Saturday, April 16, 2016

Steve McQueen - Paddy McAloon and Americana

It's 30 years since Steve McQueen, Prefab Sprout's debut LP (released as Two Wheels Good in the U.S.). Paddy McAloon was just as good a writer as Elvis Costello, but with Gershwin, Porter and Hoagy Carmichael thrown into the mix. There's an old-school literacy and urbanity, a dreaminess, a hippie thing going on in his songs of love, guilt and heartbreak; it rings of the '40s more than the '80s. And he did it all in little Newcastle, in the north of England, far from the center of New Wave in London, even farther from the bastions of bohemian San Fran. Yet the climate was right for Prefab. "Life in a Northern Town" by The Dream Academy had skidded up the charts in the U.S. based on momentary hippie nostalgia (and a great tune), so it was Prefab at the right place in the right time that helped Steve McQueen shine. 

McAloon was a wildly cavalier composer with songs about regret ("Bonny"), lust ("Appetite"), and infidelity ("Horsin' Around") with an egregious and sarcastic flair. Add to that Thomas Dolby's production expertise and Steve McQueen is a constant here at AM.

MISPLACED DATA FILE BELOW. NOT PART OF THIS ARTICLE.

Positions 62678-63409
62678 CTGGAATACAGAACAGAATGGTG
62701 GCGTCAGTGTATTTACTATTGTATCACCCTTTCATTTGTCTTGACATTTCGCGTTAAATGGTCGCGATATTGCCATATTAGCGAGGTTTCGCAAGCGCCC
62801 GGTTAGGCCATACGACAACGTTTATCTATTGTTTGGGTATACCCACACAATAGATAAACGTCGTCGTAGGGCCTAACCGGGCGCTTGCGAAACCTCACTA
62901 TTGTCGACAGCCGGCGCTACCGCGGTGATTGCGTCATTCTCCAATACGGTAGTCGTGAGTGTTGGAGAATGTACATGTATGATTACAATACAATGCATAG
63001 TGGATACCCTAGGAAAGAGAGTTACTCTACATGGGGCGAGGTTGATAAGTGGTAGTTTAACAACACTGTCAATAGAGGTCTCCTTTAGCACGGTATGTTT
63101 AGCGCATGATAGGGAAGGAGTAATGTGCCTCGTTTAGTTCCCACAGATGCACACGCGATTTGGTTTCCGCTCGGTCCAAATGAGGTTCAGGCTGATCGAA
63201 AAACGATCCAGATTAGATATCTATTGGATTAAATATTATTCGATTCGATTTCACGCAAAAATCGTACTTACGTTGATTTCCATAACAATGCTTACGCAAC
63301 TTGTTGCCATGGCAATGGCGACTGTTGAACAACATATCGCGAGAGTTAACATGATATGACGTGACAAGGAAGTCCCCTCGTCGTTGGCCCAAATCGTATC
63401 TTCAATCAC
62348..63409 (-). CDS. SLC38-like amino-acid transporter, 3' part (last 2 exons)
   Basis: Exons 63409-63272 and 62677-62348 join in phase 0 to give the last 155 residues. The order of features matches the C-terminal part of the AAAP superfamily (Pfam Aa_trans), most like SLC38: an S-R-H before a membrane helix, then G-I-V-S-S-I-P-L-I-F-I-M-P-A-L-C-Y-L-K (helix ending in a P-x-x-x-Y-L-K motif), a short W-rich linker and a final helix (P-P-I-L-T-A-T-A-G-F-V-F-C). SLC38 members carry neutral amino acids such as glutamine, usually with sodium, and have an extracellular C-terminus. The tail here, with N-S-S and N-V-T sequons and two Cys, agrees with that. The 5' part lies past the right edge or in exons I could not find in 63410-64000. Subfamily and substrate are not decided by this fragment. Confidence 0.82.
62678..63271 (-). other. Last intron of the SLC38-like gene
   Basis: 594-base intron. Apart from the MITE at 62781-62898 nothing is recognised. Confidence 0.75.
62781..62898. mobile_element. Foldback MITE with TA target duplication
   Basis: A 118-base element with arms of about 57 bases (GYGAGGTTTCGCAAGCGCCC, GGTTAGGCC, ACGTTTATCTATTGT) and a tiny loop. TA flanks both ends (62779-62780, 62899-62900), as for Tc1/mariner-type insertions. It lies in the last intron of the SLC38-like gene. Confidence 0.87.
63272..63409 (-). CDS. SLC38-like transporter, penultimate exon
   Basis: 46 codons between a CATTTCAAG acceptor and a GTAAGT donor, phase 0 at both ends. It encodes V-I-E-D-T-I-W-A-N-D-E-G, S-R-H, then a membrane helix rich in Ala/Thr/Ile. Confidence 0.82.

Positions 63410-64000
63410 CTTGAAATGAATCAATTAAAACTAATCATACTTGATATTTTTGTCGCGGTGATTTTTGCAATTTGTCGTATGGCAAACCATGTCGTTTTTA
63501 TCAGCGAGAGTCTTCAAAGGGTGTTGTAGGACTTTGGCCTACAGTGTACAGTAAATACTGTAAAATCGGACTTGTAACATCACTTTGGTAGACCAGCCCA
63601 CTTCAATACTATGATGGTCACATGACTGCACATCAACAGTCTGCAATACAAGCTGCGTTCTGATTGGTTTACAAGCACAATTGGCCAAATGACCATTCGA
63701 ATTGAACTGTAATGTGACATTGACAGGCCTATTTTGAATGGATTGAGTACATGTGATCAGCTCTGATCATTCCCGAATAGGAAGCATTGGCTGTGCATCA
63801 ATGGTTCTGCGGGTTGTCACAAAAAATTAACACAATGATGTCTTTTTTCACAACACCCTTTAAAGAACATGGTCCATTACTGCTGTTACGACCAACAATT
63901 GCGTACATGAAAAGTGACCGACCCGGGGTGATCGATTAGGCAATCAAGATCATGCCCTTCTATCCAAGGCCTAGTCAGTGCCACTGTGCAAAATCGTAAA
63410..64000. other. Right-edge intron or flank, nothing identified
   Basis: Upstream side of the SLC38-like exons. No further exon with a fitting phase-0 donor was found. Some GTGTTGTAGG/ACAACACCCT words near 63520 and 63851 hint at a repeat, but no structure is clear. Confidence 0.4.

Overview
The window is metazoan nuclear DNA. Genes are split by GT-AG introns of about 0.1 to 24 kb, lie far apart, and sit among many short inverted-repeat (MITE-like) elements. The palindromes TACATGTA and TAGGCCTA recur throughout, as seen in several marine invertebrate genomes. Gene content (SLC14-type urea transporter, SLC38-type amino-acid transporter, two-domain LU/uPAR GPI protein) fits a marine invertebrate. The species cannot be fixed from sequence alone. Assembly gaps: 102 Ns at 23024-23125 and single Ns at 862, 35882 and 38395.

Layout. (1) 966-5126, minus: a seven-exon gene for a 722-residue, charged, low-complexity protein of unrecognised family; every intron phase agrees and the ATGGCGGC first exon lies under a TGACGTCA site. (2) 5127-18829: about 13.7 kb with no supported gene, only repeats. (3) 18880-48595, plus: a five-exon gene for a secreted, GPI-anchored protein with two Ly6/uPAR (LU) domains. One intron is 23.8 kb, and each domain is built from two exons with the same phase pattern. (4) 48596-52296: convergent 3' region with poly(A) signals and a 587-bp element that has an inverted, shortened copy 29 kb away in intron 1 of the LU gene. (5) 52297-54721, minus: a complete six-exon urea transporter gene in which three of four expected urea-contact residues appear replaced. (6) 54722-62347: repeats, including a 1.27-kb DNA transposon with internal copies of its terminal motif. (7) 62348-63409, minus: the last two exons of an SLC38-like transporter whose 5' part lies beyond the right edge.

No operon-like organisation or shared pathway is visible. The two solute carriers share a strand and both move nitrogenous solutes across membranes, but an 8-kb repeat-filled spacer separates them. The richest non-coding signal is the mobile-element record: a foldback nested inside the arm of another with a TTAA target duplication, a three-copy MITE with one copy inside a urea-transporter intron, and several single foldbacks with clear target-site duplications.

"I've got six things on my mind you're no longer one of them/ (Desire as a sylph figured creature who changes her mind)."  Not the kinds of lines one hears in a pop song often, but that's McAloon. My take is that he'd grown up on Bernie Taupin. We never talk about Taupin songs, the credit goes to Elton John, but that romanticism of Elton’s melodies belongs to lyricist Bernie Taupin; romantic visions of Americana: scenes of cornfields and cattle towns, frisky colts and fringe-front surreys, gunslingers and Roy Rogers, Geronimo and a criminal for whom we should show mercy.  I grew up on Bernie Taupin as well, but not having the gift for poetry, I turned to storytelling. If I had that gift, Steve McQueen is the album that I would have made. This one's an AM10 and a personal 10 as well.